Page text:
I should preface this I suppose with confessing that I don’t believe in god. I know enough of religion to know that I am not religious. Growing up I had a vague understanding of the stories of the bible–a kind of pop culture American collective conscience understanding. So this post, for me at least has nothing to do with god.
I knew about Adam and Eve, and how a woman ruined it for everyone. But I never read the story of Cain and Able until I read John Steinbeck’s East of Eden this spring.
And while the religious elements and god’s role in the struggle of good versus evil were interesting (portrayal of the sole fleshed out female character as pure evil aside), one word stuck with me the most: Timshel. A Hebrew word meaning thou mayest. While the connotation is that we have all inherited this original sin and that you can choose to overcome and be worthy in the eyes of god, the word and the concept stuck me in a slightly different way.
There is a point in the book where the modern day Cain, named Cal says to his brother’s girlfriend Abra that he is no good because he is the son of a whore, she says “so what I’m the daughter of a thief.”
In the face of overwhelming guilt that he is responsible for both his brother’s and father’s deaths, the book ends with a single word–a translation that made all the difference in the Cain and Able story: Tismshel: Thou mayest.
What struck me about this thought was that we can overcome our circumstances, and I don’t mean that in a “pull yourself up by your bootstraps” sort of way. Cal was not who his mother was, Abra was not who her father was. We are affected by our circumstances, but we do not have to be defined by them.
I know and read about horrible stories of human pain and suffering in the news everyday, but for some reason the story a few weeks ago of the three woman imprisoned and tortured for a decade in a home in Cleveland affected me more strongly than others. Maybe it was because they were women about my age who grew up in an area not too different from where I grew up and the thought of losing the last decade of my life, and of enduring such horrors is incomprehensible to me. And the six-year-old girl, who has only even known that life of horror, whose father was a man capable of that–how can she be happy? How can any of them live in our stupid world full of trivial complaints after that?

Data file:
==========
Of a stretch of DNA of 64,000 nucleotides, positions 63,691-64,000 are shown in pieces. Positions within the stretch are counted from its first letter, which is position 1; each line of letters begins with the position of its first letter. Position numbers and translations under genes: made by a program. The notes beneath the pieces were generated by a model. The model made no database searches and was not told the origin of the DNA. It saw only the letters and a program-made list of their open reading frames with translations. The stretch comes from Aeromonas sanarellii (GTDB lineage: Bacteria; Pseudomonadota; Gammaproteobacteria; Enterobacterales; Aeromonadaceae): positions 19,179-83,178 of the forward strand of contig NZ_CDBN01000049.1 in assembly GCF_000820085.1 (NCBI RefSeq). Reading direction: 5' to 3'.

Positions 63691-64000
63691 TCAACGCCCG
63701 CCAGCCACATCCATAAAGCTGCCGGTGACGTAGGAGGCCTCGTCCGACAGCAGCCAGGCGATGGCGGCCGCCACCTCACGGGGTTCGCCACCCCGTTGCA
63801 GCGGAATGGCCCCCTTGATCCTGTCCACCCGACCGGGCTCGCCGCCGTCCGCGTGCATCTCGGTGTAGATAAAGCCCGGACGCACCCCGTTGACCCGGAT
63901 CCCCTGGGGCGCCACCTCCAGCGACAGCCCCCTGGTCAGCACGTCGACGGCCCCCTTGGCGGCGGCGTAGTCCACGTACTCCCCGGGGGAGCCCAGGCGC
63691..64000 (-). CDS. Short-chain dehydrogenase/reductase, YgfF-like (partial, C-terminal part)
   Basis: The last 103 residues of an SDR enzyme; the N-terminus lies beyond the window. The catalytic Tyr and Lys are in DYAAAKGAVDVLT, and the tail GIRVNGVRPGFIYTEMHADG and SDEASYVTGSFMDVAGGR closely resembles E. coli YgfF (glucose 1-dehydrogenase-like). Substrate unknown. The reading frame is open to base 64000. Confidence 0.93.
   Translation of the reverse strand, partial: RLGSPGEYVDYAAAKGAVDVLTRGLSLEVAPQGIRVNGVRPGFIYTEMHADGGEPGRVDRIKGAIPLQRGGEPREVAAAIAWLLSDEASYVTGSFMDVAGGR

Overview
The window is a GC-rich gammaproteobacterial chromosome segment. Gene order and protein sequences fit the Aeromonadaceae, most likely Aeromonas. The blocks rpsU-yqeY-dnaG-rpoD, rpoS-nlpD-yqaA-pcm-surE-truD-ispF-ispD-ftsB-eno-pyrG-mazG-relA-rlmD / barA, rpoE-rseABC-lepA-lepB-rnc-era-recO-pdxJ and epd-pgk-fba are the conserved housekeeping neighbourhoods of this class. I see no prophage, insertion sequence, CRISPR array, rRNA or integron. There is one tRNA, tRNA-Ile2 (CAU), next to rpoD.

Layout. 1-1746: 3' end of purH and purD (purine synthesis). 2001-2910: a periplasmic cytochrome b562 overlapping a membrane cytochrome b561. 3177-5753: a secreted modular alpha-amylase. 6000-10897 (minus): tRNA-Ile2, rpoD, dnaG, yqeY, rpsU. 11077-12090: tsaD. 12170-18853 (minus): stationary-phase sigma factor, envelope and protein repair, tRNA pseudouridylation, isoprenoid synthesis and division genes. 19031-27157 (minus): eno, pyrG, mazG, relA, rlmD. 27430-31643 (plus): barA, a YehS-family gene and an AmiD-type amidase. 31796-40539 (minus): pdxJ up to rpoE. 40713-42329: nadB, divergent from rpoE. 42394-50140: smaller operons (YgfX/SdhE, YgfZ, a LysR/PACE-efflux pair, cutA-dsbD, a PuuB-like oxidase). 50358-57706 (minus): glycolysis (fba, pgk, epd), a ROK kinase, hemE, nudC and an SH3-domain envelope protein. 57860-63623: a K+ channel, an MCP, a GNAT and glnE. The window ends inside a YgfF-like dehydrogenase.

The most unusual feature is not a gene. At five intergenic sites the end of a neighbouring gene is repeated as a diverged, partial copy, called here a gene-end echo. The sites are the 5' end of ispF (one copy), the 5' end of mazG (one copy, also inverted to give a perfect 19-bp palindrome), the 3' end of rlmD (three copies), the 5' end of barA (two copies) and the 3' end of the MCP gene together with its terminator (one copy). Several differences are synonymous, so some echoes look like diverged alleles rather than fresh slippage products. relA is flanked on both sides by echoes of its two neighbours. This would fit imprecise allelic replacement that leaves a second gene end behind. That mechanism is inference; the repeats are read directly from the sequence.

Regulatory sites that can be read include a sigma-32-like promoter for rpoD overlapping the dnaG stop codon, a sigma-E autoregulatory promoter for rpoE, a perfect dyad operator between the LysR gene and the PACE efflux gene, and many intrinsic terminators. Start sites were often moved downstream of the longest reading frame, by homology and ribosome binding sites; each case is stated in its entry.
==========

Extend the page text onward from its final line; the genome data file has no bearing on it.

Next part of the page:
And then I heard a story where former victims of such kidnapping and abuse spoke about life after, and another quote stuck with me: “It is something that happened to you, it is not who you are.”
We live our whole lives with the burdens of our pasts. Our experiences, our circumstances, our childhoods, our parents, our joys and heartbreaks all color who we are. But the beauty in life and is that we have a choice. Not an easy one, but a choice nonetheless. We can choose the person that we become, we are not what has happened to us, we are not where we were born, what failures we’ve had, what mistakes we have made. Thishel. We can choose.